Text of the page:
Jan 252017
 

A new version of the Z88dk development environment for Z80 based computer (e.g. Amstrad CPC, Cambridge Z88, MSX, Sinclair ZX 81, Sinclair ZX Spectrum, etc.) was released. The release is a transition release on the way to v2.0 which aims on using both, the SDCC compiler and the Small-C compiler, to combine their advantages, which leads to much faster and smaller output binaries. You can choose between using the Small-C compiler with the old and the new C library or use the SDCC compiler with the new C library. The new C library also introduces full C standard compliance to Z88dk.
The newest version can be downloaded from the Z88dk homepage. The source code is available on GitHub.

Changelog:

Package:

  • The win32 and osx packages are complete and now include the zsdcc & zsdcpp binaries. zsdcc is z88dk’s customization of the sdcc compiler. Other users can compile zsdcc from source.
  • A VS2015 solution file is now available in z88dk/win32 for building all z88dk binaries except zsdcc & zsdcpp. Instructions for building zsdcc & zsdcpp can be found in the install instructions link above.

ZCC – Compiler Front End:

  • M4 has been added as an optional macro pre-processor. Any filename ending with extension “.m4” will automatically be passed through M4 and its output written to the original source directory with the “.m4” extension stripped prior to further processing. The intention is to allow source files like “foo.c.m4”, “foo.asm.m4”, “foo.h.m4” and so on to be processed by M4 and then that result to be processed further according to the remaining file extension.
  • In conjunction with the above, a collection of useful M4 macros has been started in “z88dk.m4” that can be included in any “.m4” file processed by zcc. Currently macros implementing for-loops and foreach-loops are defined.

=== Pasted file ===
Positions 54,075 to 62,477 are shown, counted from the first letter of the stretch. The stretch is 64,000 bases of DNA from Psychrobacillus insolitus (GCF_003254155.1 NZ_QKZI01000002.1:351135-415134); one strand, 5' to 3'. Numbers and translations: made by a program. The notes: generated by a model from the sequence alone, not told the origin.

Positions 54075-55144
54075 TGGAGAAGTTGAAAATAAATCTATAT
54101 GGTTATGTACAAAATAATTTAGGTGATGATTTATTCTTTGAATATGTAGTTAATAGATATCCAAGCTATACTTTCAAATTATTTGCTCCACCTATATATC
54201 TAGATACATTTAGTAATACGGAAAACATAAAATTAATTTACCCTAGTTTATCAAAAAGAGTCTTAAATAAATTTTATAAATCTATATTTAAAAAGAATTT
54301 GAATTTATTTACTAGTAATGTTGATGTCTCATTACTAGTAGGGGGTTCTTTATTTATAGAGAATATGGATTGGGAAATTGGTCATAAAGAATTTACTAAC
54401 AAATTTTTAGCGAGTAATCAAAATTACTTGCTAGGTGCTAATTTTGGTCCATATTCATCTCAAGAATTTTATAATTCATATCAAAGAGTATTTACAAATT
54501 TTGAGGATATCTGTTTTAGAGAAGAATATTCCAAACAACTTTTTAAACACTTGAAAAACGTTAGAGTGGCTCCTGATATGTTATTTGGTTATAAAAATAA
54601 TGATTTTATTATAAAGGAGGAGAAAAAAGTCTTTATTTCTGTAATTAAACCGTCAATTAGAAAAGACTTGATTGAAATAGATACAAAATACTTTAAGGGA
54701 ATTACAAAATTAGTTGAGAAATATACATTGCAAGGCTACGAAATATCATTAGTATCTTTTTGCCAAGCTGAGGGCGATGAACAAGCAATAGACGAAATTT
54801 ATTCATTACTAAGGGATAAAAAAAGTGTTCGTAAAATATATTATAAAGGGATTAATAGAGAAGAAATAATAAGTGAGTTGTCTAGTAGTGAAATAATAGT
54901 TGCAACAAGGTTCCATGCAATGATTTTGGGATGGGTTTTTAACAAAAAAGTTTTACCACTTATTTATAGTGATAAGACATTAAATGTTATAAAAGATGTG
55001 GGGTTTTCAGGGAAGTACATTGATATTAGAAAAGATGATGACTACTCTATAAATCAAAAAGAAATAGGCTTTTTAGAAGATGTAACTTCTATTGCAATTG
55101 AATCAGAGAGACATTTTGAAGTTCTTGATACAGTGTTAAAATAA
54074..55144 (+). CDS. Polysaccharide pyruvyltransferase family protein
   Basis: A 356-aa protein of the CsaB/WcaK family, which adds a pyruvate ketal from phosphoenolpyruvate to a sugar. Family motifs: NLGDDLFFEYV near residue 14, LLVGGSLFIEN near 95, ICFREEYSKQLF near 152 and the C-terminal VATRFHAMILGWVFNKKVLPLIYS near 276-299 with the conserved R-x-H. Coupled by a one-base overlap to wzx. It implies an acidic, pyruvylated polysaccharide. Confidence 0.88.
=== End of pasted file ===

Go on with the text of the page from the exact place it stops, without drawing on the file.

• List files ending with extension “.lst” can be used to specify a list of source files for the current compile, one filename per line. The list file is specified on the compile line with prefix @ as in “@foo.lst”. List files can contain any source files of any type understood by zcc and individual lines can be commented out with a leading semicolon. Paths of files listed in list files can be made relative to the list file itself (default) or relative to the directory where zcc was invoked (–listcwd). List files can list other list files, identified with leading ‘@’.
  • zcc now processes all files it is given to the final output file type specified. For example, with “-E” specified, all listed .c files will be run through the C pre-processor individually and all output copied to the output directory. Previous to this, only the first file listed was processed unless a binary was being built.
  • -v gives more information on what steps zcc takes to process each source file.
  • -x now builds a library out of the source files listed.
  • -c by itself will generate individual object files for each input source file. However, if -c is coupled with an output filename as in “-o name”, a single consolidated object file will now be built instead of individual ones. The intention is to provide a means to generate identical code in separate compiles by allowing this single object file to be specified on different compile lines.
  • Better error reporting for source files with unrecognized types.
  • Better parsing for compile line pragmas; pragma integer parameters can now be in decimal, hexadecimal or octal.
  • -pragma-include added to allow a list of compile time pragmas to be read from a file as in “-pragma-include:zpragma.inc”. This way projects can consolidate pragmas in one location; this is especially important for the new c library which uses pragmas extensively to customize the crt.
  • -pragma-export added, is similar to -pragma-define but the assembly label defined as a constant on the compile line is made public so that its value is visible across all source files.
  • –list will generate “.lis” files for each source file in a compile to a binary. The “.lis” file is an assembly listing of source prior to input to the linker.
  • –c-code-in-asm causes C code to be interspersed as comments in any generated assembly listing associated with C source files.
  • “.s” files are now understood by zcc to be asz80-syntax assembly language source files. This allows sdcc project files written in assembly language to be assembled by z88dk. asz80 mnemonics are non-standard so zcc attempts to translate to standard zilog mnemonics before assembling. You can see the translation to standard zilog form by using “-a” on a compile line. This is still a work-in-progress feature.